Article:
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Sensitivity of flowering plant gametophytes to temperature fluctuations


Hedhly, A (2011). Sensitivity of flowering plant gametophytes to temperature fluctuations. Environmental and Experimental Botany, 74:9-16.

Abstract

Research on plant responses to temperature stress is receiving increased interest due to the growing awareness about global warming. High and low temperature stresses help establish the narrow geographic distribution of some cultivated plants, the limited geographic extension of some other economically nutritionally important species, and also induce irregular bearing for some species. However, the understanding of plant responses to temperature stress lags behind other biotic and abiotic stresses probably due to the complex response at the molecular, cellular, and organismal level. Temperature stress affects, indeed, many developmental processes during the plant's life cycle. However, the reproductive stage, the outcome of which represents the economic value for many cultivated plants, is especially vulnerable. Here the effect of low and high temperature stresses during the flowering phase is reviewed in flowering plants in an attempt to unravel sensitive stages that are behind irregular cropping. The review presents detailed findings from 33 previously published reports spanning 19 different flowering plant species. Both the male and female organs of the flower are especially sensitive to temperature fluctuations both during their development before pollination and during the post-pollination stage. The effect of temperature stress is, however, obscured by the complex male–female interaction superimposed on the individual behavior of each organ. Interestingly, a review of the literature on this topic shows that genetic variation does exist in reproductive behavior under temperature fluctuations. This genetic diversity must be preserved and characterized in further detail to understand how plants naturally cope with changing environmental conditions, which will, undoubtedly, help us to design better strategies to face current and future challenging temperature fluctuations.

Research on plant responses to temperature stress is receiving increased interest due to the growing awareness about global warming. High and low temperature stresses help establish the narrow geographic distribution of some cultivated plants, the limited geographic extension of some other economically nutritionally important species, and also induce irregular bearing for some species. However, the understanding of plant responses to temperature stress lags behind other biotic and abiotic stresses probably due to the complex response at the molecular, cellular, and organismal level. Temperature stress affects, indeed, many developmental processes during the plant's life cycle. However, the reproductive stage, the outcome of which represents the economic value for many cultivated plants, is especially vulnerable. Here the effect of low and high temperature stresses during the flowering phase is reviewed in flowering plants in an attempt to unravel sensitive stages that are behind irregular cropping. The review presents detailed findings from 33 previously published reports spanning 19 different flowering plant species. Both the male and female organs of the flower are especially sensitive to temperature fluctuations both during their development before pollination and during the post-pollination stage. The effect of temperature stress is, however, obscured by the complex male–female interaction superimposed on the individual behavior of each organ. Interestingly, a review of the literature on this topic shows that genetic variation does exist in reproductive behavior under temperature fluctuations. This genetic diversity must be preserved and characterized in further detail to understand how plants naturally cope with changing environmental conditions, which will, undoubtedly, help us to design better strategies to face current and future challenging temperature fluctuations.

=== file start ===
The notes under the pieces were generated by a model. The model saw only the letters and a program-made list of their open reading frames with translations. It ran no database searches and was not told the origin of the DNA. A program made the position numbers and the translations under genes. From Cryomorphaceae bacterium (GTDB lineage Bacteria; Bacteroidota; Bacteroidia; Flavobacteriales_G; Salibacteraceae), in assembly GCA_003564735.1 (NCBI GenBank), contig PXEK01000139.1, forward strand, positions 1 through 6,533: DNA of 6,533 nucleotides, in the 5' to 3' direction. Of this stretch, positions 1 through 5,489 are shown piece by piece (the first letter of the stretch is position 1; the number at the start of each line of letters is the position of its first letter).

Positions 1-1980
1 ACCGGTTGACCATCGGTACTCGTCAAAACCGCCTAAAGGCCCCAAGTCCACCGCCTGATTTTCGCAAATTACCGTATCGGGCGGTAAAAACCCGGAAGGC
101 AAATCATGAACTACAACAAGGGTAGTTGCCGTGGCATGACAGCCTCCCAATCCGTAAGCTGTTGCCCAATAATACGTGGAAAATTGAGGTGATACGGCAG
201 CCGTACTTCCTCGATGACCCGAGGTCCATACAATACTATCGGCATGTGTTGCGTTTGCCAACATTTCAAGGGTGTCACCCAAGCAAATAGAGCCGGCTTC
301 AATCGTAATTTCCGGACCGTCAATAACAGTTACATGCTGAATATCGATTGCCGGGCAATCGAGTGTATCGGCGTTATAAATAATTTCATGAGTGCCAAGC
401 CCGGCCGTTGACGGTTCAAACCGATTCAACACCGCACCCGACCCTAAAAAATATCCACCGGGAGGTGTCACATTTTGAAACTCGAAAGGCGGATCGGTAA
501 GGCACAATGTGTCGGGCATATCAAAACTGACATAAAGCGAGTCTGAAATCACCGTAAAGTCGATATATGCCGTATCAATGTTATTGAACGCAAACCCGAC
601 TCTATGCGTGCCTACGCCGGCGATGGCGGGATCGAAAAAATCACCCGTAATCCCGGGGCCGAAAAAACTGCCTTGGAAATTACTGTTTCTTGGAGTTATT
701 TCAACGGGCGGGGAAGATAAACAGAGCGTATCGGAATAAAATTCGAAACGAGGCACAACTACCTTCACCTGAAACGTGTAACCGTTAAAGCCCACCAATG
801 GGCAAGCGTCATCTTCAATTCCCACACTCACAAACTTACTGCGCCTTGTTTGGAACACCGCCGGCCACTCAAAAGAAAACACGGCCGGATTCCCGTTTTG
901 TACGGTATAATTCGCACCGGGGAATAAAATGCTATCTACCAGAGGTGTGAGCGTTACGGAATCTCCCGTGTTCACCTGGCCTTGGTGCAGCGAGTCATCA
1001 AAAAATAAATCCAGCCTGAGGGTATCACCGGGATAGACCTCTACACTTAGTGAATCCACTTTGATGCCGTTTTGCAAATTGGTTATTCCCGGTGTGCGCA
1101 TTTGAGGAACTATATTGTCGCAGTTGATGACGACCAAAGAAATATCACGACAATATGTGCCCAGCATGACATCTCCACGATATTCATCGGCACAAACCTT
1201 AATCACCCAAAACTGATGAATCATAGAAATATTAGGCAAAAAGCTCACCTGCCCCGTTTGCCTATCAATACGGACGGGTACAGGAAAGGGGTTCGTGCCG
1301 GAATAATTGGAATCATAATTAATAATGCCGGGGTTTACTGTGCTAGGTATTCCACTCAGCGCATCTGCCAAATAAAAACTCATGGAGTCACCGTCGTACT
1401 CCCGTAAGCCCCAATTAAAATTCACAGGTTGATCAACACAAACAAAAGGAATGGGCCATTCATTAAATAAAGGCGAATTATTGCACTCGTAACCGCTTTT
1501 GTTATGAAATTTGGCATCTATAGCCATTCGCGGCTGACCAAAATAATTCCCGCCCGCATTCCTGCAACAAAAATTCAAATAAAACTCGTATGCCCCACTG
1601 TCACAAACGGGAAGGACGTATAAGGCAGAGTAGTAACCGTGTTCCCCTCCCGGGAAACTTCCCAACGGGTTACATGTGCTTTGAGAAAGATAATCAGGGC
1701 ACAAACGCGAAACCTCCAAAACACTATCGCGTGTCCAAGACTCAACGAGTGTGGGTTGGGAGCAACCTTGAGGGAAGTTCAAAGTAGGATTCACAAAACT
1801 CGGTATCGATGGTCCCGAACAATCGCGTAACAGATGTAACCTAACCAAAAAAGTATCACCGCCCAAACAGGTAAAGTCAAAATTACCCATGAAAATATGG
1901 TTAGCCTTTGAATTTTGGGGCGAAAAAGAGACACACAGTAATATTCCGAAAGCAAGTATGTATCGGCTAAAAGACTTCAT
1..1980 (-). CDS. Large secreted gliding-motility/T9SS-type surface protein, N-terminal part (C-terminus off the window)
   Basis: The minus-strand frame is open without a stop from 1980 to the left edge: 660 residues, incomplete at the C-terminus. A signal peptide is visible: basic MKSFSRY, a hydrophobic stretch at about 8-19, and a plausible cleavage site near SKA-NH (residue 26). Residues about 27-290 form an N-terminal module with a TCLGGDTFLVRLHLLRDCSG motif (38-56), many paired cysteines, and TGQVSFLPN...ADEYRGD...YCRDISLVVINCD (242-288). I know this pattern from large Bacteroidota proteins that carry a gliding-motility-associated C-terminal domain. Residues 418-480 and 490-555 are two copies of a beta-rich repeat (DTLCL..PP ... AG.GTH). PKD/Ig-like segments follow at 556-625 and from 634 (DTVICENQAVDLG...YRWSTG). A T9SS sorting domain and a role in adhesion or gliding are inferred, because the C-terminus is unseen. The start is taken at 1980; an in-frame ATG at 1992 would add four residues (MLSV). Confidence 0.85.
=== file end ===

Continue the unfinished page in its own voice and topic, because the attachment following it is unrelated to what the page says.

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Additional indexing

Item Type:Journal Article, refereed, further contribution
Communities & Collections:07 Faculty of Science > Department of Plant and Microbial Biology
Dewey Decimal Classification:580 Plants (Botany)
Language:English
Date:2011
Deposited On:06 Mar 2012 09:30
Last Modified:05 Apr 2016 15:32
Publisher:Elsevier
ISSN:0098-8472
Publisher DOI:https://doi.org/10.1016/j.envexpbot.2011.03.016
Permanent URL: https://doi.org/10.5167/uzh-57812

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